I recollect a circumstance that took place on another occasion when collecting cattle at a place called Red Banks, on the Dark Brook Creek (
DartBrook), higher up the Hunter River, where on passing the watch-house I observed a man braced up in front of the door, the flagellator having cat in hand in readiness to perform his part of the drama; the constable gave the prisoner orders to strip and, having done so, the flagellator casually asked him the name of the highest mountain in his country; the prisoner replied that Ben Lomond was considered the loftiest and by this time he was secured to the triangles. "Well,' exclaimed the flagellator, "I'll make you believe in less than five minutes that you had Ben Lomond on your back'.

Having delivered the cattle I at once returned to the station, where I found two strange men who had apparently put up for the night. Hospitality abounded as far as circumstances permitted at these out stations, any want of which would be considered nothing short of a crime. However on taking a second look, I imaged that the face of one of our guests was not unfamiliar to me, and recollecting my self for a moment I asked him if he was not known as Jemmy the Locust. He replied that he was not but that he wished he was.

His last observation put me a little out of temper as it confirmed me in my suspicion that I was addressing the right person; but, not being quite certain as to his identity, and before resorting to extreme measures, I immediately repaired to the station in our vicinity, knowing that one of the stock riders could set me right as to my conjectures. It was at this station he should have put up his cattle for the night had he not been afraid of being recognised, the owner of the cattle and the proprietor of the station being nearly related. On finding my suspicions correct I at once retraced my steps, but Jemmy the Locust had too much good sense to wait my return, having decamped in my absence.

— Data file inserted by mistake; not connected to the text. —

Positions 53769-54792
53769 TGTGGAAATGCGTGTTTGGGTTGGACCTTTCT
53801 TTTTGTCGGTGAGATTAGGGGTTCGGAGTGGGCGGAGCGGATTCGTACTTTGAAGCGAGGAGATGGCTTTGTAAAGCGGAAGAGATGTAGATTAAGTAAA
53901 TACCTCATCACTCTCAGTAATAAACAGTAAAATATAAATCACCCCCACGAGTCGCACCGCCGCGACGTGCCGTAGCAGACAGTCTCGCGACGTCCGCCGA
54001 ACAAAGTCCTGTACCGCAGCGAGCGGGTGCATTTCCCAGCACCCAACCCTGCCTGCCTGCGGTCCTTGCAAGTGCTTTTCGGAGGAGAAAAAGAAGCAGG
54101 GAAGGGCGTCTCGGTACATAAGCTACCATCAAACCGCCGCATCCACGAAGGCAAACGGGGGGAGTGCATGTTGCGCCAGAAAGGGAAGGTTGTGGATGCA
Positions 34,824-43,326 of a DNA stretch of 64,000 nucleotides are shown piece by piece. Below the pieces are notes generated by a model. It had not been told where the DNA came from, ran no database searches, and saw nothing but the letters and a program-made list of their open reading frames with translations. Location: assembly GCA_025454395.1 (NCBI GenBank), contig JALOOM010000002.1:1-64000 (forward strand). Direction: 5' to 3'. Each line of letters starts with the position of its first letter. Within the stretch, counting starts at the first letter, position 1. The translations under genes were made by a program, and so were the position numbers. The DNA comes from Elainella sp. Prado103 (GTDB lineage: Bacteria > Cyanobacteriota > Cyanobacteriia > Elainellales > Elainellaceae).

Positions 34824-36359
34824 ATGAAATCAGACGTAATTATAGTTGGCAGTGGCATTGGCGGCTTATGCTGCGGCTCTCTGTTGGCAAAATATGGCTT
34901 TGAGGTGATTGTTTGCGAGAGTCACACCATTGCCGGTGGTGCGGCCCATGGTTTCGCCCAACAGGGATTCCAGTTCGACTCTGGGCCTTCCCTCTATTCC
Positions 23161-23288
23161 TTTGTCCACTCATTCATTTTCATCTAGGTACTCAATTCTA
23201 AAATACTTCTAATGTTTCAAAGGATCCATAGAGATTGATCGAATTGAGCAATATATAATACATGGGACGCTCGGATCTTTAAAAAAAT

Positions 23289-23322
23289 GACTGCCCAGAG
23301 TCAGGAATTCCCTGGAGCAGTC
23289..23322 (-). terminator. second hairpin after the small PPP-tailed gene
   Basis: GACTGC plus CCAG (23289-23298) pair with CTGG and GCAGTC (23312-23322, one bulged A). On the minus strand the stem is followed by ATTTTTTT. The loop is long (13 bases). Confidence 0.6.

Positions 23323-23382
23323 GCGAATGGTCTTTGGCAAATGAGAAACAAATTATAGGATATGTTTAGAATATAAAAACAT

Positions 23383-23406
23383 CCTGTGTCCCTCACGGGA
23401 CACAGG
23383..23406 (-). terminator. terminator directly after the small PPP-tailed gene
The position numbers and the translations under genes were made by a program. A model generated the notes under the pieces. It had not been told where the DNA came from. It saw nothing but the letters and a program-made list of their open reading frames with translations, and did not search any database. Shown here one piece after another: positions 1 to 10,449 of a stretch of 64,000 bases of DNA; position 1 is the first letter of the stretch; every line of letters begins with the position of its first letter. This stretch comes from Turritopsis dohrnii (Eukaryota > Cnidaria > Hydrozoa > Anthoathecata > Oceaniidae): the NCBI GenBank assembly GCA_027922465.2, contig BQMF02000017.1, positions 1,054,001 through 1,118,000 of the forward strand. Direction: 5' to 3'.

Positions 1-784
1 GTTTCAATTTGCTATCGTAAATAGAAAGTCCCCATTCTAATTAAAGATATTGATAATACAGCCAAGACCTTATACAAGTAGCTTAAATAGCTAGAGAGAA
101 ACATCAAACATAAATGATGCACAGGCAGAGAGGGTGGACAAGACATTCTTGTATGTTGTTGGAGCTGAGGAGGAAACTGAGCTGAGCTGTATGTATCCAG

In explaining this matter I must observe that some time previous a prisoner named
Daley** had taken to the bush and by his daring conduct had rendered himself very notorious. A reward had been offered for his apprehension, and at this time he was harboured by Jemmy the Locust, who was an assigned servant to Dr. Francis Little and employed as a shepherd at Gammon Plains; he invited Daley to visit his hut at a given time, on which he treacherously fired on him with a gun loaded with slugs cutting away the lower part of his intestines. The wretched man expired in a few minutes after, and for this service Jemmy the locust got a ticket of leave - the reward, however, he did not get, the authorities having condemned his cowardly mode of procuring it; and it was this circumstance that interfered with my hospitable intentions on that night.'



**Daley who was shot by Jemmy the Locust, belonged to the bushranger gang 'Hunter River Banditti'. To read of their capture by the Mounted Police select HERE

An Excerpt from 'Martin Cash, The Bushranger of Van Diemen's Land in 1843-44: A Personal Narrative of his Exploits in the bush and his experiences at Port Arthur and Norfolk Island., 32,000 with illustrations, 7th edition, Hobart: J. Walch & Sons, 1961.

The Ballad of Martin Cash has been attributed to Francis MacNamara (Frank the Poet)